Pooling of inventory

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When there are two or more demand points for a product, it may possible to save money if the separate inventories for these demand points can be combined or "pooled." There is a "square root economy of scale" from pooling for two of the simplest inventory models: a) the Economic Order Quantity (EOQ) model, and b) the Newsboy (NV) model.

For the EOQ case, where we want to minimize the fixed charge of ordering plus the holding cost of inventory carried, if we have two separate inventories for two demand points, each with constant demand rate LaTeX: D, fixed charge of ordering LaTeX: K, and holding cost/unit of inventory LaTeX: h, then the minimum total cost is LaTeX: \textstyle \sqrt{2\, D\, K\, h} at each demand point for a total cost of LaTeX: \textstyle 2\, \sqrt{2\, D\, K\, h}. If we combine the two demand streams and carry a single inventory for them, then the minimum total cost is LaTeX: \textstyle \sqrt{2\, (2\, D)\, K\, h} = 2\, \sqrt{D\, K\, h}, which decreases the total cost by a factor of LaTeX: \textstyle 1/\sqrt{2}.

For the NV case, if we have two demands, each independently Normal distributed with mean LaTeX: D and standard deviation LaTeX: \sigma, a specified service level LaTeX: \textstyle \alpha = \prob \left \{\mbox{Demand} < \mbox{inventory}\right\} at an inventory point, and LaTeX: z_\alpha being the number of standard deviations corresponding to a left tail probability of LaTeX: \alpha, then we must carry inventory LaTeX: \textstyle D + z_\alpha \sigma at each inventory point for a total inventory of LaTeX: \textstyle 2D + 2z_\alpha \sigma. If we can combine the two demands so we carry just one inventory, then the mean and standard deviation for the combined demands are LaTeX: 2D and LaTeX: \sqrt{2}\sigma. Thus, the total inventory we must carry is LaTeX: \textstyle 2D + \sqrt{2}z_\alpha\sigma, and there is a square root economy of pooling in the amount of safety stock we must carry. If we say that the system service level should be LaTeX: \alpha, then the benefits of pooling are even greater.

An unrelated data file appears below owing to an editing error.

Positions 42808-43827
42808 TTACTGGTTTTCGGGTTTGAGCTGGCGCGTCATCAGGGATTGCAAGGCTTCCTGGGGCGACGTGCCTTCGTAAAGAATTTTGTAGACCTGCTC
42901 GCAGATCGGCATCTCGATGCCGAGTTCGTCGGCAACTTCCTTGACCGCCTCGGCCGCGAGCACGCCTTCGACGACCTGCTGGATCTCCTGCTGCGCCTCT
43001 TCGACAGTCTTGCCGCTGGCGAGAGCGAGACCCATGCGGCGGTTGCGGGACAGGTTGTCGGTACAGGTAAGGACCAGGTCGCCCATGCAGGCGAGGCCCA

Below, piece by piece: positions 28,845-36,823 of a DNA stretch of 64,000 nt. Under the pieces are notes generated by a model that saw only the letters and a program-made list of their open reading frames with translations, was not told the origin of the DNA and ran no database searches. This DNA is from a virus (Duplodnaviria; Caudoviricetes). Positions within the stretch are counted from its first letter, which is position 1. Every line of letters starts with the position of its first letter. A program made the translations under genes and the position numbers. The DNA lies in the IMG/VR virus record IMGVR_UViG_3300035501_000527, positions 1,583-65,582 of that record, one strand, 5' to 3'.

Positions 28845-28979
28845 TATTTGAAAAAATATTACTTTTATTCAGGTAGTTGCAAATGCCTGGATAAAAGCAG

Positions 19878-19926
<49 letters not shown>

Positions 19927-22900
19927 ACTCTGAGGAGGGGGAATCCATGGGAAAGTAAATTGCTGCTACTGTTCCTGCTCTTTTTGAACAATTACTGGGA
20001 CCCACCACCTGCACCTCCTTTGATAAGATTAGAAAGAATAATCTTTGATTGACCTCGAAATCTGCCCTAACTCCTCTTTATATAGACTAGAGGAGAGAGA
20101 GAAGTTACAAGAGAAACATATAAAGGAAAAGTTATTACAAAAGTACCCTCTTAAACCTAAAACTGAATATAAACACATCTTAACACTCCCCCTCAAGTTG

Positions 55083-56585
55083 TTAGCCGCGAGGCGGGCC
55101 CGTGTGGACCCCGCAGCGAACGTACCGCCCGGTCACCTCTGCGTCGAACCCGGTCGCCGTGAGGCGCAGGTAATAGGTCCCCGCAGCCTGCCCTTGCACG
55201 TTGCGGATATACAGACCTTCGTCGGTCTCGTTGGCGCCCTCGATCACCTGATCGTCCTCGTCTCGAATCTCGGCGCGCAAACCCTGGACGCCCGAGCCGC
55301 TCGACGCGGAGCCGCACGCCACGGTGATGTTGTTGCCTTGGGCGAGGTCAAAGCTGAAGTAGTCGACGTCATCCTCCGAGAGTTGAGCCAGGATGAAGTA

There is an interesting anomaly wherein pooling can increase inventory. Specifically, for the NV problem, if instead of there being a constraint on service level, the objective is simply to minimize the expected cost of unsatisfied demand and the cost of surplus inventory, and the demand distributions at each of two demand points (with associated inventory) are right skewed, e.g., the mean is greater than the median, then pooling the two inventories may in fact result in a higher total optimal inventory. For example, if the cost/unit short is 5, the cost/unit of inventory left over is 4, the demands at each of two demand points are independent Poisson distributed with mean 3.3, then the optimal amount to stock at each location is 3. If, however, the demands are pooled and a single inventory is carried so the demand is Poisson with mean 6.6, then the optimal amount to stock is 7. So pooling increased the optimal inventory. See Myths and Counter Examples for an additional example.

Fixed chargebutton.png

A cost that is some value, say LaTeX: C, regardless of the level as long as the level is positive; otherwise the fixed charge is zero. This is represented by LaTeX: Cv, where LaTeX: v is a binary variable. If LaTeX: v=0, the fixed charge is 0; if LaTeX: v=1, the fixed charge is LaTeX: C. An example is whether to open a plant LaTeX: (v=1) or not LaTeX: (v=0). To apply this fixed charge to the non-negative variable LaTeX: x, the constraint LaTeX: x \le Mv is added to the mathematical program, where LaTeX: M is a very large value, known to exceed any feasible value of LaTeX: x. Then, if LaTeX: v=0 (e.g., not opening the plant that is needed for LaTeX: x > 0), LaTeX: x=0 is forced by the upper bound constraint. If LaTeX: v=1 (e.g., plant is open), LaTeX: x \le Mv is a redundant upper bound. Fixed charge problems are mathematical programs with fixed charges. (See Myths and Counterexamples in Mathematical Programming to avoid a misconception.)

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